Barbecue (also barbeque, BBQ, bar-B-Q and barbie) is a method and apparatus for char grilling food in the hot smoke of a wood fire, usually charcoal fuelled. In the United States, to grill is to cook in this manner quickly, while barbecue is typically a much slower method utilizing less heat than grilling, attended to over an extended period of several hours. The term as a noun can refer to the meat, the cooking apparatus itself (the "barbecue grill" or simply "barbecue") or to the party that includes such food or such preparation methods. The term as an adjective can refer to foods cooked by this method. The term is also used as a verb for the act of cooking food in this manner. Barbecue is usually done in an outdoor environment by cooking and smoking the meat over wood or charcoal. Restaurant barbecue may be cooked in large brick or metal ovens specially designed for that purpose. Barbecue has numerous regional variations in many parts of the world.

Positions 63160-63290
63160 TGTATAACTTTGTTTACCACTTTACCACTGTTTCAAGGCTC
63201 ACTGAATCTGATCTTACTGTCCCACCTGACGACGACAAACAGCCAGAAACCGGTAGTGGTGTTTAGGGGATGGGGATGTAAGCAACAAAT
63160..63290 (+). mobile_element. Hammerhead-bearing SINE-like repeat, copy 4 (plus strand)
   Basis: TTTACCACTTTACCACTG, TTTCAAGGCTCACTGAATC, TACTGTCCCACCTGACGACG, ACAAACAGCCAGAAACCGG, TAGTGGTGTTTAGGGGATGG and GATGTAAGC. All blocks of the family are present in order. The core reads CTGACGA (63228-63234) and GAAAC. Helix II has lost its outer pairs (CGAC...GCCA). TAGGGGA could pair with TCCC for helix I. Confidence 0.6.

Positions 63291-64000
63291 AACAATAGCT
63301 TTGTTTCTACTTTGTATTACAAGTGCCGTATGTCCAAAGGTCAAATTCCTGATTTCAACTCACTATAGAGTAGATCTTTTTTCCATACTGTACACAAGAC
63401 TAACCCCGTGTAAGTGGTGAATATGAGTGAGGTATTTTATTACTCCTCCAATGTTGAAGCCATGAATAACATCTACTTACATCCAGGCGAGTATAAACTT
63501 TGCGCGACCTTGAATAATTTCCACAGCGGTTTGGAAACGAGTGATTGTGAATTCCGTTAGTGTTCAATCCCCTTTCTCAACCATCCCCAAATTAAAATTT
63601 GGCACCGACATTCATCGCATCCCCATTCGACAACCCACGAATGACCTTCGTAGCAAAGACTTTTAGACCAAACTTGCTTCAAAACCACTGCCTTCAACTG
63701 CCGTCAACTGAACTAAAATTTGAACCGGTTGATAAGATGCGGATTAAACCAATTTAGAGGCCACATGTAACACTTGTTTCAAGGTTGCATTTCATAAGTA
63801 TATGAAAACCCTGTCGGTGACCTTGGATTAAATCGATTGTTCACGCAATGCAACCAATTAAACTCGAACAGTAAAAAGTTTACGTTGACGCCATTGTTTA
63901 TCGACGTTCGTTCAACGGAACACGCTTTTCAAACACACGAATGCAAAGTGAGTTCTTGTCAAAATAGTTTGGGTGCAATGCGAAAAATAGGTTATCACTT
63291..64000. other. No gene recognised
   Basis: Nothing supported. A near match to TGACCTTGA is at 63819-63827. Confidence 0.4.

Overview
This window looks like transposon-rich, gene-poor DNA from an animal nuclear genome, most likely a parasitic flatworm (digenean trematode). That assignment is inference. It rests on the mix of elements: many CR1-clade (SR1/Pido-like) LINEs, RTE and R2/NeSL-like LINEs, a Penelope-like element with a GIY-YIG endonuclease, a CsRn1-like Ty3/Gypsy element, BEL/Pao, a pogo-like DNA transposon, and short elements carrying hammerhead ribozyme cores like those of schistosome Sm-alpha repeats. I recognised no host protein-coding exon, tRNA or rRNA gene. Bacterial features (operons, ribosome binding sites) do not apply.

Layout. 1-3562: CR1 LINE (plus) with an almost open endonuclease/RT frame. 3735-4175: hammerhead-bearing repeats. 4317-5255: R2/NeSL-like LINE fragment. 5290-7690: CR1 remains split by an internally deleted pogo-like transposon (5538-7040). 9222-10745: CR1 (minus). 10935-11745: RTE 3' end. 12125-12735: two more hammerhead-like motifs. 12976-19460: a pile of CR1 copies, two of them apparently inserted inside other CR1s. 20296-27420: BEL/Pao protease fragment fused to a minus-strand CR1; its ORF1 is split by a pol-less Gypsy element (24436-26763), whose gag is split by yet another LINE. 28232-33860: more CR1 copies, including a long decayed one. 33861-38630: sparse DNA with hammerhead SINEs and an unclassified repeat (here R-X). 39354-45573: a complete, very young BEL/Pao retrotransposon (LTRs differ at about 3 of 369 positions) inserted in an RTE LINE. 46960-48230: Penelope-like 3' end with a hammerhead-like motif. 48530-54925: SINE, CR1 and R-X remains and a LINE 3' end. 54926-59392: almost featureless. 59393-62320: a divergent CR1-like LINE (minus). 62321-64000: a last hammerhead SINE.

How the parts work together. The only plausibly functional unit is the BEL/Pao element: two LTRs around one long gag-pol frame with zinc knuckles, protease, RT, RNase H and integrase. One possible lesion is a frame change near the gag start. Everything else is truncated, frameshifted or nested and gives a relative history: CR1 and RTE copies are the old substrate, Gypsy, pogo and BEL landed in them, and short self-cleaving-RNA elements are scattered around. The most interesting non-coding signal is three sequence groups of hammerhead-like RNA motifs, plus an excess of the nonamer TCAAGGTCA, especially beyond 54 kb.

Most etymologists believe that barbecue derives from the word barabicu found in the language of the Taino people of the Caribbean and the Timucua of Florida, and entered European languages in the form barbacoa. The word translates as "sacred fire pit."[1] The word describes a grill for cooking meat, consisting of a wooden platform resting on sticks. Traditional barbacoa involves digging a hole in the ground and placing some meat (usually a whole goat) with a pot underneath it, so that the juices can make a hearty broth. It is then covered with maguey leaves and coal and set alight. The cooking process takes a few hours. It has been suggested that both the word and cooking technique migrated out of the Caribbean and into other languages and cultures, with the word (barbacoa) moving from Caribbean dialects into Spanish, then Portuguese, French, and English. The Oxford English Dictionary cites the first recorded use of the word in the English language as a verb in 1661, in Edmund Hickeringill's Jamaca Viewed: "Some are slain, And their flesh forthwith Barbacu'd and eat." It also appears as a verb in the published writings of John Lederer, following his travels in the American southeast in 1672.[2] The first known use of the word as a noun was in 1697 by the British buccaneer William Dampier. In his New Voyage Round the World, Dampier writes: And lay there all night, upon our Borbecu's, or frames of Sticks, raised about 3-foot (0.91 m) from the Ground.[citation needed] Samuel Johnson's 1756 dictionary gave the following definitions:[3] "To Barbecue – a term for dressing a whole hog" (attestation to Pope) "Barbecue – a hog dressed whole" While the standard modern English spelling of the word is barbecue, local variations like barbeque and truncations such as bar-b-q or bbq may also be found.[4] The spelling barbeque is given in Merriam-Webster OnLine as a variant spelling,[5] while the Oxford English Dictionary states that barbecue is "often misspelled as barbeque".[6] In the southeastern United States, the word barbecue is used predominantly as a noun referring to roast pork, while in the southwestern states, cuts of beef are often cooked.[7] The word barbecue has attracted several inaccurate origins from folk etymology. An often-repeated claim is that the word is derived from the French language. The story goes that French visitors to the Caribbean saw a goat being cooked whole and described the method as barbe a queue, meaning "from beard to tail". The French word for barbecue is also barbecue, and the "beard to tail" explanation is regarded as false by most language experts. The only merit is that it relies on the similar sound of the words, a feature common in folk-etymology explanations.[8] Another claim states that the word BBQ came from the time when roadhouses and beer joints with pool tables advertised "Bar, Beer and Cues". According to this tale, the phrase was shortened over time to BBCue, then BBQ.[9] The related term buccaneer is derived from the Arawak word buccan, a wooden frame for smoking meat, hence the French word boucane and the name boucanier for hunters who used such frames to smoke meat from feral cattle and pigs on Hispaniola (now Haiti and the Dominican Republic).[10] British Asian style halal barbecue including chicken kebabs, marinated chicken wings, sweetcorn and assortment of vegetables. In British usage, barbecuing refers to a fast cooking process directly over high heat, while grilling refers to cooking under a source of direct, high heat—known in the United States and Canada as broiling. In American English usage, however, grilling refers to a fast process over high heat, while barbecuing refers to a slow process using indirect heat and/or hot smoke (very similar to some forms of roasting). For example, in a typical U.S. home grill, food is cooked on a grate directly over hot charcoal, while in a U.S. barbecue, the coals are dispersed to the sides or at significant distance from the grate. Its South American versions are the southern Brazilian churrasco and the Argentine asado. Alternatively, an apparatus called a smoker with a separate fire box may be used. Hot smoke is drawn past the meat by convection for very slow cooking. This is essentially how barbecue is cooked in most U.S. "barbecue" restaurants, but nevertheless, many consider this to be a distinct cooking process called hot smoking.